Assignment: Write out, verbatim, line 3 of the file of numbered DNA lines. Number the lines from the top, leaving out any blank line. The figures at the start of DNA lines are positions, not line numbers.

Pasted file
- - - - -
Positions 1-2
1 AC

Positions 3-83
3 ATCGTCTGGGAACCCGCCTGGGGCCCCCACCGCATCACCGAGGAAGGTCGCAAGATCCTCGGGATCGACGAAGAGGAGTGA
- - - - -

Positions 3-83